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Drivers may find some relief from long lines at gas stations around New York City and Long Island after a new gas rationing program was announced by officials. They hope it brings order to stations in the area. Greg Cergol reports from Long Island.
New York City and Long Island will begin rationing gas to relieve frustration and long lines at the pump as the region continues to recover from damage to fuel distribution caused by Sandy last week.
Mayor Bloomberg, along with Nassau and Suffolk counties, announced the emergency program would begin Friday morning. Drivers with license plates ending in an even number can purchase fuel only on even-numbered days and drivers with plates ending in an odd number can buy on odd-numbered days. Vanity plates or those that don't end in a number will be considered odd.
The measure will continue into next week and is designed "to reduce the potential for disorder," Bloomberg said at City Hall Thursday. Police officers would be assigned to gas stations to help keep the peace.
On Long Island, rationing begins at 5 a.m.; in New York City it starts at 6 a.m. It does not apply to emergency vehicles, taxis or individual gas cans, officials said.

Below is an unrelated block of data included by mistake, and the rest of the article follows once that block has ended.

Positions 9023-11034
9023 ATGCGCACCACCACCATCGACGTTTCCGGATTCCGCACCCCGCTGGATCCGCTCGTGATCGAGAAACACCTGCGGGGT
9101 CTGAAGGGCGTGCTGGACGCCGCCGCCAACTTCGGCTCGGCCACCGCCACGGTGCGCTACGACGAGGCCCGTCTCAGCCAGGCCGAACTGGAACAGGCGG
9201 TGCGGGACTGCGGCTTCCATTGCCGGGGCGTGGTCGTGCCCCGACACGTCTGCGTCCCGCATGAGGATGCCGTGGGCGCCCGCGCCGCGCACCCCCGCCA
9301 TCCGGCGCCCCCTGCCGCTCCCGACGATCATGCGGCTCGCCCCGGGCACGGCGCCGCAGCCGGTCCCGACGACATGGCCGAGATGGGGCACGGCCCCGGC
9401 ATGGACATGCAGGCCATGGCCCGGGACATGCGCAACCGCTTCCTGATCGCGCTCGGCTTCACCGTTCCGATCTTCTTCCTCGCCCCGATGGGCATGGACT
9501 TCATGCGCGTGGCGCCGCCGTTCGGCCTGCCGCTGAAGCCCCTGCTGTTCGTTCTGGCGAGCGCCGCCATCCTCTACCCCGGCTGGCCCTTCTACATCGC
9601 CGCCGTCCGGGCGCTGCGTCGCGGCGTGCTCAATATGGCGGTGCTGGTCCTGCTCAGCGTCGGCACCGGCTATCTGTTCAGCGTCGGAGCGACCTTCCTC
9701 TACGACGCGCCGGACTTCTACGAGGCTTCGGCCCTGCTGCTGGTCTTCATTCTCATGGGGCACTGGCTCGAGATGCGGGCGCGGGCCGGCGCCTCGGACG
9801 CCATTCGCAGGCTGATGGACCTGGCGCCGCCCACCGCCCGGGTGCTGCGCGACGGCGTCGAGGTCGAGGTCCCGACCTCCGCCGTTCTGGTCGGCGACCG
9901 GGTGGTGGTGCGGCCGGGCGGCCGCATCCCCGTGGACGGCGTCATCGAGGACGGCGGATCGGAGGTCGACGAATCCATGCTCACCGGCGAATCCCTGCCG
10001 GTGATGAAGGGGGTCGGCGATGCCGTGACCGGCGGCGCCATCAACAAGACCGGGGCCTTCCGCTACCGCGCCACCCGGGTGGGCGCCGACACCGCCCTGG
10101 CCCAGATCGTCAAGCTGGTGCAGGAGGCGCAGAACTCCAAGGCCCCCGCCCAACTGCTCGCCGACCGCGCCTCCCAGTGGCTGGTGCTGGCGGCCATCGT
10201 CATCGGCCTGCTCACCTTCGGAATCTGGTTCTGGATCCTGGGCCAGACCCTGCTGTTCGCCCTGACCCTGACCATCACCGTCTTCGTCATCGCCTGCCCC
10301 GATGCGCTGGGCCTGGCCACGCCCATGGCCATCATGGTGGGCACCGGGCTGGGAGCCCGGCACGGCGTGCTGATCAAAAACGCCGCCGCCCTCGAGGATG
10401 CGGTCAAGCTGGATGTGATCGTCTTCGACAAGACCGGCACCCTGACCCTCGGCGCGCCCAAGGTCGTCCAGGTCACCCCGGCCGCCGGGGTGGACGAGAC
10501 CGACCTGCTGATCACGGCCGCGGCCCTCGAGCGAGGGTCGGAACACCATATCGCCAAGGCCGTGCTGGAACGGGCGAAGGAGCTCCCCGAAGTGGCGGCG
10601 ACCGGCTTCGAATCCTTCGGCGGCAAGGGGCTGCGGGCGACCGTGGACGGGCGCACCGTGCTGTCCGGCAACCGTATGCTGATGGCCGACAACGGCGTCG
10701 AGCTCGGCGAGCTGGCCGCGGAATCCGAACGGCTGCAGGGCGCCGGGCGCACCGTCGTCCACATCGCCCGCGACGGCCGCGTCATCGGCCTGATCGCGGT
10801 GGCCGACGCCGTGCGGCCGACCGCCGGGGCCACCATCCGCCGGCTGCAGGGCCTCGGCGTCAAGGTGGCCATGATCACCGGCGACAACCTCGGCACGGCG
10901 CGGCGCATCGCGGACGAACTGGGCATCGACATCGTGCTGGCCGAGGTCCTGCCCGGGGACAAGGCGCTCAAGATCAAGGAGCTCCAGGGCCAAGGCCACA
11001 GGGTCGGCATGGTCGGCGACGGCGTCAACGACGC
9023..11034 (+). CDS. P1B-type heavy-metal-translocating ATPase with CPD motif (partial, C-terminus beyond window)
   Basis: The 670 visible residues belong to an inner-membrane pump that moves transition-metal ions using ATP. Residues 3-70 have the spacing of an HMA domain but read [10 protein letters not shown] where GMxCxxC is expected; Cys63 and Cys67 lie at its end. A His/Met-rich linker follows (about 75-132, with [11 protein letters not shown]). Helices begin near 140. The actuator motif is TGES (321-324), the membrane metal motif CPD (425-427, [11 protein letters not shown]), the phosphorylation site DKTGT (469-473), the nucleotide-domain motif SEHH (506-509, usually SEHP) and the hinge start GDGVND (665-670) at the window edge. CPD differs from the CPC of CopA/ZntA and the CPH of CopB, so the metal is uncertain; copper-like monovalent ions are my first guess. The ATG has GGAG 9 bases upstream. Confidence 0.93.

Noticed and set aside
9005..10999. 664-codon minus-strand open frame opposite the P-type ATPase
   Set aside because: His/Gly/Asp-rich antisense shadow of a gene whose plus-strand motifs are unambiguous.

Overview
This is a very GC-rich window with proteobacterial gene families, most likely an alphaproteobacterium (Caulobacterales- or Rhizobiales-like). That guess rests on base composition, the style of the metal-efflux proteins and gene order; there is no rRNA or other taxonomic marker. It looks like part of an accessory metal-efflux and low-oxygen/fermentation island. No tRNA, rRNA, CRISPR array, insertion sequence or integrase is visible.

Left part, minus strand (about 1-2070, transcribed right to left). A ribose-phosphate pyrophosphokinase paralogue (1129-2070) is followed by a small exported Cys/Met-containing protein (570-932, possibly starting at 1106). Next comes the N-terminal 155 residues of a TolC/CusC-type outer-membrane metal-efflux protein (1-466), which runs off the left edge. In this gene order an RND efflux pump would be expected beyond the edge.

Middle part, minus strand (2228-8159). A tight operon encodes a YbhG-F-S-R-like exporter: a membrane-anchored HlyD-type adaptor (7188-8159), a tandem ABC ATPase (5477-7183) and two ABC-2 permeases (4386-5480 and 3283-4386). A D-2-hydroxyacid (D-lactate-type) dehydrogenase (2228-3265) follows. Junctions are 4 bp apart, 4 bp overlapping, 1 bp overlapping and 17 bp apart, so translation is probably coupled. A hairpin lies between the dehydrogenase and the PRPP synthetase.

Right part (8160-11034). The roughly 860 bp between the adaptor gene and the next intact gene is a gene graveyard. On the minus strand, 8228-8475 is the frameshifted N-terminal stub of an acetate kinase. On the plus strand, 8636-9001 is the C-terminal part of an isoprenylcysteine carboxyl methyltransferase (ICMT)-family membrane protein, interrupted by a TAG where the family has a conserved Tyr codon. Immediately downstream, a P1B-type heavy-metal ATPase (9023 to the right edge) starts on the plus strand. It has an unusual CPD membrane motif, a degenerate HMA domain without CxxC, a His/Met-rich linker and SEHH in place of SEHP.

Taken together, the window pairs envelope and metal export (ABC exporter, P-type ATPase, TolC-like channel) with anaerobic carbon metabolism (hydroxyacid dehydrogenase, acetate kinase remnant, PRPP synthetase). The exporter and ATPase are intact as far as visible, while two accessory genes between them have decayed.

Sandy damaged ports that accept fuel tankers and flooded underground equipment that sends fuel through pipelines. Without power, fuel terminals weren't able to pump gasoline onto tanker trucks, and gas stations couldn't pump fuel into customers' cars.
Meanwhile, as the region tries to recover from the storm 10 days ago, FEMA has begun moving trailers to Sandy disaster zones in New York and New Jersey.
FEMA Administrator Craig Fugate said the disaster relief agency has several hundred mobile homes in its inventory of emergency supplies and has started moving some of them to the tri-state.
He told reporters Thursday that officials still don't know "what total demand would be."
Since Sandy hit last week, more than 317,000 people have registered with FEMA for financial help and the agency has approved more than $300 million in emergency aid. In New York and New Jersey, FEMA has determined that more than 101,000 people are eligible for temporary housing at hotels or motels in the region but it's unclear exactly how many people are taking advantage of that option.
More than 56,000 people have also been ruled eligible for FEMA's individual and households program, which provides money for renting a new place or housing repairs.
Fugate said some people who have been forced out of their homes have sought shelter at hotels as far away as Albany.
FEMA was widely criticized for using trailers after Hurricanes Katrina and Rita devastated New Orleans and parts of the Gulf Coast in 2005 after many of those trailers were later found to contain toxic levels of formaldehyde.
A class-action settlement agreement in a federal lawsuit over the trailers earlier this year called for around two dozen companies that manufactured trailers distributed in that emergency to pay a total of $37.5 million to resolve claims from residents housed in the trailers.